I’ve shared before about my hometown, and how (metaphorically) scratching my number off the population sign changed my perspective of life in an itty-bitty farm town. It has been 1,190 days since I packed my entire life into the back of my dad’s pickup truck and took off for those big city lights. It took me over half of those days to get homesick for the first time, and almost all of them to fully appreciate the town I grew up in for what it has to offer. So, to my little town, I owe you a thank you.
Thank you for your endless supply of country roads. A date at a fancy, expensive restaurant has nothing on headlights on a dirt road, with country music blaring out the windows of an old pickup truck. Trying to imagine learning to drive a stick in the city gives me nightmares, and I can never thank you enough for your wide open spaces that were full of patience when I stalled out (repeatedly). But most of all, thank you for endless miles I know like the back of my hand. When I’m feeling suffocated by speed and noise of the big city, I know I can always count on roads that don’t need street lamps or street signs to carry me home.
Thank you for your one-building, kindergarten through 12th grade, school. Growing up it really did feel like prison, and I resented what I thought were missed opportunities. What I failed to see were the opportunities granted by a small school in and of itself. They say it takes a village to raise a child, and in a small school like ours that’s exactly what happens. When your teachers know you that well, they become more than teachers – they become friends, mentors, confidants. When your graduating class is less than 50 people, your classmates become more than just peers – they become family. And when you leave? You go out into the big, sometimes cold, seemingly endless world and realize just how unique and irreplaceable that bond is.
Thank you for teaching me the value of hard work. “Hard work” is offensive to some people these days, but they can shove that where the sun doesn’t shine because in a small town it is a badge of pride. From bailing hay and bottle feeding calves to changing tires and driving tractors (way before I was 16), I learned the value of getting a little dirty. Hurt yourself? “Rub some dirt in it, you’re fine.” I may be as girly as the best of them, but hand me a set of reins or the key to a 4-wheeler and I’ve never felt more at home. While I won’t be spending my professional days getting muddy or greasy, I’ve been instilled with a work ethic that shines through in every dream I chase – and I’m pretty damn proud of that.
Thank you for being a stereotypical small town. My friends love to tease me about the fact that I relate to just about every country song on a weirdly deep level, and I suppose I have you to thank for that. But how can I not for all the summer nights chasing fireflies as a child, and laying on the dock or in a truck bed talking about life as an adult? I mean, we really did just go driving around and hanging out at Walmart on weekends, because there’s nothing else to do. Once we even laid on the centerline of the road in the middle of the night, full on The Notebook-style, knowing it would be hours (if not days) before a car came. There’s just a reason there are so many songs written about Small Town, USA.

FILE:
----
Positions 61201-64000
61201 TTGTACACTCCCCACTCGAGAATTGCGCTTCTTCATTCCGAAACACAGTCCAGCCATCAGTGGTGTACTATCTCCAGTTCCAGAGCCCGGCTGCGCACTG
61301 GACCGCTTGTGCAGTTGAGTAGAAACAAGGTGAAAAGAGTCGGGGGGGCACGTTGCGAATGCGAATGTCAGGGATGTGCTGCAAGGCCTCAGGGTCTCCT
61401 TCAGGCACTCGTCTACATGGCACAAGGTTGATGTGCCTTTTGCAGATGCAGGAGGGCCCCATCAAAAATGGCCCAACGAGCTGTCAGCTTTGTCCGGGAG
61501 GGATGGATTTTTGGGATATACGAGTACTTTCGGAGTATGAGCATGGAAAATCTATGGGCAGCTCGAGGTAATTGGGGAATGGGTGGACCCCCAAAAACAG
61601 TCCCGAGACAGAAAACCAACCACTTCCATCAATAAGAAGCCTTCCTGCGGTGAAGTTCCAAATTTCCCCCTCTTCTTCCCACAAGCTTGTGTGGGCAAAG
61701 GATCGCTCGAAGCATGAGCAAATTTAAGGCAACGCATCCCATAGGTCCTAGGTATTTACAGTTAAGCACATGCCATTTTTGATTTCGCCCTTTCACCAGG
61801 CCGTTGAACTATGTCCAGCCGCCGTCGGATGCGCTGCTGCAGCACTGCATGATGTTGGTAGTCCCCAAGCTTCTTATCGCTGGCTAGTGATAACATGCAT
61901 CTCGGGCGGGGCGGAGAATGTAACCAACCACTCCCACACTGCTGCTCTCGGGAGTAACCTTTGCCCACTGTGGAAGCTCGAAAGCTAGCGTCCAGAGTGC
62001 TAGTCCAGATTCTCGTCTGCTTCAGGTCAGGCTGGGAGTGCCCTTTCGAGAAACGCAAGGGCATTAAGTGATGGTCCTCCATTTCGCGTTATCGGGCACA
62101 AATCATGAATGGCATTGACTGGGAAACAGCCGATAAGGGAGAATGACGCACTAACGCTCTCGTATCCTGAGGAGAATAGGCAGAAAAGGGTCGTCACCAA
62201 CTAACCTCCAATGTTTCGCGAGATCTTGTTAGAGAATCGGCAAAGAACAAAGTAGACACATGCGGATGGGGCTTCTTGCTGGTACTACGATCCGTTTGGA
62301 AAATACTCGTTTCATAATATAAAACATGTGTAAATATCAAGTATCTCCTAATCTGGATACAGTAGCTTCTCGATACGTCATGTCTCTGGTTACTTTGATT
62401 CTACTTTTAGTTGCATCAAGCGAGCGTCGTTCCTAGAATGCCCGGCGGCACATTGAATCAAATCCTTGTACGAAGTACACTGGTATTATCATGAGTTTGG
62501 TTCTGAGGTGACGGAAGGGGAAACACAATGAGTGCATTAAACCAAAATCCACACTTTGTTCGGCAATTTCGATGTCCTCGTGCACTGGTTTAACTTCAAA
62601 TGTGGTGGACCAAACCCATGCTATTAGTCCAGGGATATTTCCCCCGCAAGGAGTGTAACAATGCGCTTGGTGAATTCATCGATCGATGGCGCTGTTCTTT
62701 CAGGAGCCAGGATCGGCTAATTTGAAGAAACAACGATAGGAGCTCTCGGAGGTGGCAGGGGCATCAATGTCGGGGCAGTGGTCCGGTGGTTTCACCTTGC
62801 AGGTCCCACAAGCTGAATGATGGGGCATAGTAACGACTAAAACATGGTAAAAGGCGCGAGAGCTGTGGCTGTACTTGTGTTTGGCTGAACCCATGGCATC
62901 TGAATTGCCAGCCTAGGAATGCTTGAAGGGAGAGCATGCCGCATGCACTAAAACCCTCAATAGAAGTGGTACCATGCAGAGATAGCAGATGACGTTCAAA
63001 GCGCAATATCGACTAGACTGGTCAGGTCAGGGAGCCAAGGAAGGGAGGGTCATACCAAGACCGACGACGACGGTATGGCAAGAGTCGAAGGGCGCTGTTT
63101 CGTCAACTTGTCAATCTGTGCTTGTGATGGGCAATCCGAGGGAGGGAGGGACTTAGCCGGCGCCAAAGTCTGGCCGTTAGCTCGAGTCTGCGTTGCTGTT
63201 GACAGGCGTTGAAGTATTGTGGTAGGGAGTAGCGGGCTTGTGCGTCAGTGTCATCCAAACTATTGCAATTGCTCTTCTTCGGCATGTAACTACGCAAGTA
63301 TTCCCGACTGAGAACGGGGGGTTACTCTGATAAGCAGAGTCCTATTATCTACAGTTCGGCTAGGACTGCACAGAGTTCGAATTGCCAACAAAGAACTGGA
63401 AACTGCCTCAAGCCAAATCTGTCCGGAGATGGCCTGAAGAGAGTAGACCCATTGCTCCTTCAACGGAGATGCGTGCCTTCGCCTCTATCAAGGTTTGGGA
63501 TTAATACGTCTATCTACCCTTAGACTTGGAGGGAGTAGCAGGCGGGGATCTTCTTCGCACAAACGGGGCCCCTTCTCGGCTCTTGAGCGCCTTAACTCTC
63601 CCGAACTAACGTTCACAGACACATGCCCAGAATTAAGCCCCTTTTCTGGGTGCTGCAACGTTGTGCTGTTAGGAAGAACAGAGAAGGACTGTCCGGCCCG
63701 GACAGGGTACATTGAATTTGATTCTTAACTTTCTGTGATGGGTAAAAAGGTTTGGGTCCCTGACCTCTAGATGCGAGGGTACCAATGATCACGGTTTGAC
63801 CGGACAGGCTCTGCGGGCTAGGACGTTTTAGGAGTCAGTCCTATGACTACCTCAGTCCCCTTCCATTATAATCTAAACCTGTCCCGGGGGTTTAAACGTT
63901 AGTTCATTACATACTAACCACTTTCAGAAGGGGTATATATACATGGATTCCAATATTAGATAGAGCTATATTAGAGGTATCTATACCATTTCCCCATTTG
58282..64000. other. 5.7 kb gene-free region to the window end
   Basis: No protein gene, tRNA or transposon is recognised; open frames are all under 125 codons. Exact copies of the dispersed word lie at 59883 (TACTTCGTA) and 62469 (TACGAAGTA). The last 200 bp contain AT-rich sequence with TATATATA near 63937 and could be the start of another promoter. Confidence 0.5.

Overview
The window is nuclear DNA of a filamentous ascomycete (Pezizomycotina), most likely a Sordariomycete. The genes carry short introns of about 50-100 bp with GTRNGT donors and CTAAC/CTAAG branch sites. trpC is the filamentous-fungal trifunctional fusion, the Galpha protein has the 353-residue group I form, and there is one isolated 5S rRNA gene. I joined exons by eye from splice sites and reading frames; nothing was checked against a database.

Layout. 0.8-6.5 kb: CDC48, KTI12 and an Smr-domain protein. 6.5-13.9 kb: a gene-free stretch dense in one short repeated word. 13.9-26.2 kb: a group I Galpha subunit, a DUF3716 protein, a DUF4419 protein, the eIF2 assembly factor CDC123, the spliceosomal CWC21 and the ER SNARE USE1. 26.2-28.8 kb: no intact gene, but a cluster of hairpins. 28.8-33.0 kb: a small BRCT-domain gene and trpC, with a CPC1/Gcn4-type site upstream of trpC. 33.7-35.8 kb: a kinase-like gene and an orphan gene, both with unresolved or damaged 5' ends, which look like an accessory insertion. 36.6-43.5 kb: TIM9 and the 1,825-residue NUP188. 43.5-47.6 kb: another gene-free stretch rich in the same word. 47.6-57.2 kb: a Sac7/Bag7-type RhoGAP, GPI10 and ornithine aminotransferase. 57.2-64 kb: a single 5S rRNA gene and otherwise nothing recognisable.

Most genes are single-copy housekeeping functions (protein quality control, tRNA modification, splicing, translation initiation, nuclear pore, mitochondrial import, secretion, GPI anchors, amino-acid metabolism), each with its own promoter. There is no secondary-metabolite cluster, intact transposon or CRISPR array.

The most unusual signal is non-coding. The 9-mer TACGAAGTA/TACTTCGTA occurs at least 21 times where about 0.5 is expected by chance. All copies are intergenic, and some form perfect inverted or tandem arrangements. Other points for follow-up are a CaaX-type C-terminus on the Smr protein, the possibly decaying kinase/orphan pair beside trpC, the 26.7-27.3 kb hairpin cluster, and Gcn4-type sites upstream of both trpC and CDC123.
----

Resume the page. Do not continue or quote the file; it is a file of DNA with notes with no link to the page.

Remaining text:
Thank you for the people who have never given up on me. I’ve taken some pretty big risks in my life, I’ve gone out on some questionable limbs. Along the way, I’ve never been afraid to fall – because I’ve always known there will be people there to catch me at the bottom if I do. When I visit and walk through the halls of my high school, there is always a friendly face asking about my life. I get messages from those I knew along the way, asking for advice or just wishing me well. I still get our church bulletin, keeping me up-to-date with all the comings and goings. If living in a place where people don’t know my name is one of the best things that has happened to me, having a place to come home to where everyone knows my name is another one of the best things that has happened to me.
Thank you for being you. I like to joke and poke fun at your slow pace, how getting a Dollar General was the best thing that has happened to this town since sliced bread. But do you want to know the truth? There is something comforting about coming home to a town that looks just the same as it did in my earliest memories. Driving through town, I look around and have a memory of every mile, every inch, of that place. The house I grew up in, the ditch I put my car in (18 hours after getting my driver’s license), the wooden crosses along the side of the road… The hills we ran sprints on, the drive to my best friend’s house that I (to this day) know better than the back of my hand, the way the sun sets in the field across from my house… It is all a part of me, it is a piece of my story, it is who I am.
Living in a small town…is like living in a large family of rather uncongenial relations. Sometimes it’s fun, and sometimes it’s perfectly awful, but it’s always good for you. — Joyce Dennys